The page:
The System Administrator Has Restricted the Type of Logon – Here How To Fix it

It can be frustrating when you try to log into a computer and get an error message that the system administrator has restricted the type of logon you are attempting. This usually happens in corporate environments where system administrators want to limit access and maintain security.

There are a few things you can try to get around these logon restrictions, but you’ll need to proceed with caution – you don’t want to do anything that goes directly against your company’s security policies. This article will walk you through some troubleshooting steps to try to resolve the issue.


Troubleshoot Your Logon Attempt

The System Administrator Has Restricted the Type of Logon – Here How To Fix it 1

Double Check Your Credentials

The first thing to do is make sure you are using the correct username and password. Simply mistyping your credentials could trigger the error message about logon restrictions. Carefully re-enter your username and password to see if that allows you to bypass the error message.


Try Logging in from a Different Machine

If you are getting the logon restriction error on one machine, try moving over to a different computer and attempt logging in there. If you can log in successfully from another machine, then the issue is isolated to the first computer. It could be a corrupt profile or outdated security settings on that specific workstation.


Reset Your Password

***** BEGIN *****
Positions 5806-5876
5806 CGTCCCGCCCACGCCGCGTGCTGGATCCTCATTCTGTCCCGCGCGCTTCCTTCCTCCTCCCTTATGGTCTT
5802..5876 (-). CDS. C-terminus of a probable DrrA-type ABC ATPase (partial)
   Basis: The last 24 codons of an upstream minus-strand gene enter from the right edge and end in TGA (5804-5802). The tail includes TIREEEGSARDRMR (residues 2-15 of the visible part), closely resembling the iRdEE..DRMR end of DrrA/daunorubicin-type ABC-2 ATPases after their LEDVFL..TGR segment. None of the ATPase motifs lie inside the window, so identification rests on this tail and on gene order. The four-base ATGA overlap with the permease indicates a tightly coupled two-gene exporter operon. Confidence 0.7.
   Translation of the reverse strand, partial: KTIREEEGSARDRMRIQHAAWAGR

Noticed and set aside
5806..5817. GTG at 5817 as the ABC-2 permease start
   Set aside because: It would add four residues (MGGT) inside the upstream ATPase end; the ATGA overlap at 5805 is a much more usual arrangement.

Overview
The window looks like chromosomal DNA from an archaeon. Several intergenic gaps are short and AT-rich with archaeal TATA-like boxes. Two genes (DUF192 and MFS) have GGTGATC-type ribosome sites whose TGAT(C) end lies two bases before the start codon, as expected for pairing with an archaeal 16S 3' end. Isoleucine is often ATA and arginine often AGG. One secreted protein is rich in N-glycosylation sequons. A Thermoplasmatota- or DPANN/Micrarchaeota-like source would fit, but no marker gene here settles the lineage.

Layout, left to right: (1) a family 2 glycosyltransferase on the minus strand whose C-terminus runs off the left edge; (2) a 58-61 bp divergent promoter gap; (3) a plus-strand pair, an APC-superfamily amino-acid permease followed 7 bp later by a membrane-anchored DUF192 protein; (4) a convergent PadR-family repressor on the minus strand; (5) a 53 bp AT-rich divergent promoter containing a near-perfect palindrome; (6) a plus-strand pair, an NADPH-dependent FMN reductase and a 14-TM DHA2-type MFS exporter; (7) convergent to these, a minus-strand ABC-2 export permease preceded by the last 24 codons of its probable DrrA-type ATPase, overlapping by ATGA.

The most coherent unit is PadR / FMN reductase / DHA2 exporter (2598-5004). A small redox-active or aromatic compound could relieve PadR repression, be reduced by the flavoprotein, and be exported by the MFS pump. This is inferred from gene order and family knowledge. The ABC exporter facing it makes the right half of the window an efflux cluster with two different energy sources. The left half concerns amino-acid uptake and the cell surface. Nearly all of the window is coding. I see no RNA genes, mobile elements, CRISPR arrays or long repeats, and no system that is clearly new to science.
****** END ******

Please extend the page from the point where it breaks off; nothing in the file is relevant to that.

Request a password reset from your system administrator or use self-service password recovery options if available. Logging in with a brand new password that has just been reset may allow you to bypass the restrictions.


Switch Logon Types

If you are using your personal Microsoft account try switching to log in with your corporate credentials instead. Or vice versa – if you are attempting to log in with a company account, try your personal Microsoft profile. The system administrator may have only limited one type of logon.


Check with Your System Administrator

If you’ve tried the above steps and are still running into login problems, it’s time to engage with your system administrator. They should be able to explain what restrictions are in place and why. Here are some things to check with them on:


Confirm Your Account Status

Make sure your user account is active and not restricted. System administrators have the ability to disable accounts or limit logons. Ask them to verify that your user account is still in good standing.


Review Security Group Memberships

In a corporate domain environment, user accounts are assigned to security groups that grant access to certain systems and resources. Have the system admin confirm you are still a member of the proper groups for the computer you are trying to access.


Check for Policy Changes

Find out if any new domain policies have been put in place that could be blocking your logon attempt. For example, your system admin may have implemented a new policy to disable external Microsoft account logons for additional security.


Investigate Two-Factor Authentication Issues